Republicans in government have targeted the provision of water and food both to undocumented immigrants in areas along the southern border and to voters waiting in line to vote in Georgia. These actions are emblematic of the GOP’s anti-democratic and nativist features. With an anti-immigrant Republican party poised to not only reclaim national power but to destroy democracy itself, the future is foreboding for supporters of both liberal democracy and normal levels of immigration to the U.S., let alone for open borders advocates. Given this perilous political environment, what approach to immigration policy should open borders advocates hope that the Democratic Party pursues before the next sets of national elections? Sadly, one that is conservative.
The likely scenario of future Republican control would be despite the party’s failure to win a majority of the electorate in all but one presidential election since 1988. Republicans are favored to regain dominance in Congress in 2023 through reapportionment, gerrymandering, and the efficient distribution of its voters across the country. (See also here.) Similar structural advantages will benefit the GOP in the 2024 presidential election.
Moreover, many Republicans are willing to embrace nefarious tactics to ensure the 2024 Republican presidential candidate’s victory, including voter suppression, installing pliant Republican officials in state election systems who might block the state-level certification of election results favorable to the Democratic presidential candidate, empowering Republican state legislatures to choose their states’ slates of presidential electors, and congressional refusal to certify a Democratic election victory. Should Republicans regain the presidency, it is likely that they would use these anti-democratic means to permanently maintain power. All of these tactics would be buttressed by the acceptance by Republican voters of the lie that the 2020 election was stolen by the Democrats. As Thomas Friedman notes, “there is simply nothing more dangerous for a two-party democracy than to have one party declare that no election where it loses is legitimate, and, therefore, if it loses it will just lie about the results and change the rules.”
Should a populist authoritarian Republican Party gain and cement its hold on the federal government, immigration policy would worsen as it did under Trump. The Trump presidency’s border enforcement was crueler than that of past administrations. In addition, the administration worked to reduce legal immigration. While president, Trump proposed changes which, according to The Washington Post, could have “cut off entry for more than 20 million legal immigrants over the next four decades.” His administration also used the COVID-19 pandemic as an excuse to temporarily ban almost all immigration during most of 2020. Speaking about the ban shortly after it was ordered, Stephen Miller, Trump’s staffer in charge of immigration policy, “pledged that it was only a first step in the administration’s longer-term goal of shrinking legal immigration,” according to information acquired by The New York Times.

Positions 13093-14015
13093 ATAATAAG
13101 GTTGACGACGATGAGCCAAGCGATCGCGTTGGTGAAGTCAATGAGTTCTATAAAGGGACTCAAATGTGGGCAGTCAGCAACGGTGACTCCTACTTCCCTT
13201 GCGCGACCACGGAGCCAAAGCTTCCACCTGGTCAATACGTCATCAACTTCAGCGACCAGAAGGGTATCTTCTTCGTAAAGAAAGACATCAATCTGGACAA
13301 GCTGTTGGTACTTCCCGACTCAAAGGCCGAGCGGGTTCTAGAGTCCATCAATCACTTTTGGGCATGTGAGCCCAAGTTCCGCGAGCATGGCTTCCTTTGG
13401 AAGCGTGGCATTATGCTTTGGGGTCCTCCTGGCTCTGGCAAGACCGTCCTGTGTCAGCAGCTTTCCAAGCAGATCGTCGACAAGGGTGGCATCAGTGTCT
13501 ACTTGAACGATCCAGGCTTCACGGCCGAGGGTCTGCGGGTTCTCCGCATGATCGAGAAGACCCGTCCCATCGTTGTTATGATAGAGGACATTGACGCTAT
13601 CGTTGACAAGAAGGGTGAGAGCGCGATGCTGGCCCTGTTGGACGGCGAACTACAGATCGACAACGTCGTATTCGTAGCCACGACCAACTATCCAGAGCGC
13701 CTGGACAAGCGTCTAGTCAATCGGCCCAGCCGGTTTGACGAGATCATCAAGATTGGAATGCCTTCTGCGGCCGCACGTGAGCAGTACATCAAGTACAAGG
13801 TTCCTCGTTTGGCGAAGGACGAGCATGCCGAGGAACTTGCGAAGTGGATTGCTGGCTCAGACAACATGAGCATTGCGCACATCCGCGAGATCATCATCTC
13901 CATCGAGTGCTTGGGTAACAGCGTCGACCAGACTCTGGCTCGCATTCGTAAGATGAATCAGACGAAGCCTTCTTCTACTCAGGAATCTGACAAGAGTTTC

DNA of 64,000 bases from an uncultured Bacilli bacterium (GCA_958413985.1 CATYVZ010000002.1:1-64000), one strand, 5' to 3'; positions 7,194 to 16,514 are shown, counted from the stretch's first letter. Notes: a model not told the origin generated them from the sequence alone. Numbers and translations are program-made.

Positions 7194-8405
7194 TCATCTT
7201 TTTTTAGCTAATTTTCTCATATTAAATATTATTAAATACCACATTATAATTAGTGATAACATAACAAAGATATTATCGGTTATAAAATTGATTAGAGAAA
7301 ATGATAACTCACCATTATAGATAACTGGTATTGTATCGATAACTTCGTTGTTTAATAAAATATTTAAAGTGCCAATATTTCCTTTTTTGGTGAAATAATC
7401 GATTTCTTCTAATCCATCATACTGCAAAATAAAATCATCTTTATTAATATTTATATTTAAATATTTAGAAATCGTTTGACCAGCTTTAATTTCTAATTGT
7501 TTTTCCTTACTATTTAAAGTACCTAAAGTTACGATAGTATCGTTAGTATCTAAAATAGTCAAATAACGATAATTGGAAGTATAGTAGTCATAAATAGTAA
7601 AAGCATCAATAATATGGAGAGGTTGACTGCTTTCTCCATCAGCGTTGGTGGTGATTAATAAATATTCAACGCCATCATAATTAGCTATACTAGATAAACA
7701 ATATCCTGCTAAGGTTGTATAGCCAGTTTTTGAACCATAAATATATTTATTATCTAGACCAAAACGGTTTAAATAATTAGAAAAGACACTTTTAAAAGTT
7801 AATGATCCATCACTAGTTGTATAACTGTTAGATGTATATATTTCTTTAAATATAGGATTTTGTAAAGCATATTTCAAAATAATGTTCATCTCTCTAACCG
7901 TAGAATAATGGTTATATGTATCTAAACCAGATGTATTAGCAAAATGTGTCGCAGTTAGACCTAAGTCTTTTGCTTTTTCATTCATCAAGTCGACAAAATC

Anti-immigration sentiment continues to pervade the political right. In 2018 it was reported that “large numbers of people… are extremely receptive to a politics that positions whites as victims and a growing minority population as an existential threat. This kind of white identity politics has become more and more common in the mainstream conservative movement since Trump’s ascendancy.” Today Trump remains very popular among Republicans, and the columnist Charles Blow observes that “…tremendous energy is being exerted not only by white supremacists in the general population, but also Republican office holders, to attack immigrants, curtail immigration…” Referring to right wing Fox News, the organization Media Matters for America notes that in 2021 “Fox fearmongering on immigration issues has been consistently xenophobic, biased, and inaccurate…”
Given these threats both to American democracy and to, from an open borders perspective, an already limited level of immigration into the country, open borders advocates must hope that Democrats make the best possible political decisions in order to defeat Republicans at the federal, state, and local levels. The Democrats are not role models for implementing a just immigration policy, but they are far superior to the alternative. Furthermore, they do not threaten liberal democracy.
Unfortunately, these political decisions involve implementing immigration policies that are morally repellent to open borders advocates. To begin with, the Biden administration needs to mitigate the political damage that is being incurred by the situation at the border. It is obvious to open borders advocates that the “crisis” at the border is caused not by the desire of large numbers of Mexican and Central American immigrants to enter the U.S. and escape often dystopian conditions in their home countries. It is caused by long-standing and immoral immigration restrictions that severely limit the number of immigrants who may enter the country. The restrictions predictably have produced mass detentions, removals, encampments on the Mexican side of the border, hazardous journeys to reach the border, and the suffering and death of people who attempt to cross without permission. The just solution, in an alternative political context, would be to admit every immigrant who desires entry into the U.S., with very few exceptions.